The British Treasury is foregoing with its plans to create a new regulatory framework for stablecoins as a form of payment currency amid last week’s crypto crash.
Announced during the Queen’s Speech, the Treasury will look to regulate crypto stablecoins as a part of its financial legislation. This comes in light after the Terra Luna stablecoin crashed, seeing its valuation fall as low as 98%, and causing widespread turbulence within the market.
Chancellor, Rishi Sunak, stated that he will “ensure the UK financial services industry is always at the forefront of technology and innovation”.
“Legislation to regulate stablecoins, where used as a means of payment, will be part of the Financial Services and Markets Bill which was announced in the Queen’s Speech,” added a Treasury spokesman.
“This will create the conditions for issuers and service providers to operate and grow in the UK, whilst ensuring financial stability and high regulatory standards so that these new technologies can be used reliably and safely.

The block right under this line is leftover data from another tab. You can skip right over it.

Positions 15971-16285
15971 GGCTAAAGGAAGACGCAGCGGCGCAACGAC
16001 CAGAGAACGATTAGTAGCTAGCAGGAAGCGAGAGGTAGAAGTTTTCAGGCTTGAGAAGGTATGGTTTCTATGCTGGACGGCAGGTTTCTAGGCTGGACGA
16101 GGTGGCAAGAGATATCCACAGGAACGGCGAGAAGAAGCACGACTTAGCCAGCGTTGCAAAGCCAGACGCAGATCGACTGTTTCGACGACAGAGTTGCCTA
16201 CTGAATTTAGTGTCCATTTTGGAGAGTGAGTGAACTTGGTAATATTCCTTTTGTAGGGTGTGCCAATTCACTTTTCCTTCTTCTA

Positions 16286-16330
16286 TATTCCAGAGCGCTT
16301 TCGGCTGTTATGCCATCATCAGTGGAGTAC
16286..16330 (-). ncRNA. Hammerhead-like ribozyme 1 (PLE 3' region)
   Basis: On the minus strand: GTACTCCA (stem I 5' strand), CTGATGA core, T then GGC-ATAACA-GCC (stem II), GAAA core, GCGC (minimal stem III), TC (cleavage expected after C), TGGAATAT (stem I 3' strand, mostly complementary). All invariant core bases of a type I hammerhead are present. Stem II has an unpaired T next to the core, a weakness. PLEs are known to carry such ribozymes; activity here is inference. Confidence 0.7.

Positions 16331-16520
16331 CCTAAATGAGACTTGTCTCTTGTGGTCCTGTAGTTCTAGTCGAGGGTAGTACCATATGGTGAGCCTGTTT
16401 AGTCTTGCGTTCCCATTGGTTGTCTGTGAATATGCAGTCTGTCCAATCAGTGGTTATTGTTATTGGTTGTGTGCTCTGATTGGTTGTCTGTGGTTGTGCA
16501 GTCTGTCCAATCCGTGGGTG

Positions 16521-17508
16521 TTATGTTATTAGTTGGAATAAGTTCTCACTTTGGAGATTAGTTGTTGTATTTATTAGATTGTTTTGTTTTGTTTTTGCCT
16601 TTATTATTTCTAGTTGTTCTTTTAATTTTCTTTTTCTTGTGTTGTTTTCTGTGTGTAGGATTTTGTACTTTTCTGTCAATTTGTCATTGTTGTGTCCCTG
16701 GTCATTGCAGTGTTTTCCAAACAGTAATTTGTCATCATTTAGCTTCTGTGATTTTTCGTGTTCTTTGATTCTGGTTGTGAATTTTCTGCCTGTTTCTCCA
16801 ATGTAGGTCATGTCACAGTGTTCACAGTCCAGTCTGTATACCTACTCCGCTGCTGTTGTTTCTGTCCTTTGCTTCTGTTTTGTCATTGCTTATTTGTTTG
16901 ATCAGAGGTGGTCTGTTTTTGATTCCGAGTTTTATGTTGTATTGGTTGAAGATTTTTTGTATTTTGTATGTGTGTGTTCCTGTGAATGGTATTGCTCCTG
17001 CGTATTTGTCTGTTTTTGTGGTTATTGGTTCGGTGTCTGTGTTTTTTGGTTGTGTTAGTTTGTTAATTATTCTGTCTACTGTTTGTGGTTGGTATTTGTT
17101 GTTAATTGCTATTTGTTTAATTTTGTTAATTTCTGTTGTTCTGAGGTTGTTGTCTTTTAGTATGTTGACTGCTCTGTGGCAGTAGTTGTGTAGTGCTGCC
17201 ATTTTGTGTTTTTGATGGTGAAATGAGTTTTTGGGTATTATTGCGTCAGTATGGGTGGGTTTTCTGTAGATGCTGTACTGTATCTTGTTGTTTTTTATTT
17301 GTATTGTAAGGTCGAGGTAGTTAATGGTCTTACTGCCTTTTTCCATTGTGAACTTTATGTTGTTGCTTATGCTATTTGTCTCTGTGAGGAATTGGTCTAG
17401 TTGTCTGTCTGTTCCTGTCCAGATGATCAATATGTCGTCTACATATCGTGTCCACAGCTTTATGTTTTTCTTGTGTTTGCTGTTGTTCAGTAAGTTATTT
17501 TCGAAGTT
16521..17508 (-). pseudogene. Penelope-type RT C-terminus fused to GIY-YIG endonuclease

The crypto market saw one of the worst collapses in its recent history last week, as up to $300 billion was knocked off the total valuation of the market. Mainly as a result of Terra Luna’s collapse, the Treasury affirmed that ‘algorithm stablecoins’ such as Luna, will not be included in the legislation as they believe them to not be sustainable.
“The Government has been clear that certain stablecoins are not suitable for payment purposes as they share characteristics with unbacked crypto assets. We will continue to monitor the wider crypto asset market and stand ready to take further regulatory action if required,” stated the Treasury spokesman.
Stablecoins remain a contentious debate between leading figures across the globe, highlighted further with the recent crash. Despite being labelled as unsustainable, many supporters of the cryptocurrency believe they have the ability to cut out cross-border transactions and become a lot more efficient than other regular cryptocurrencies.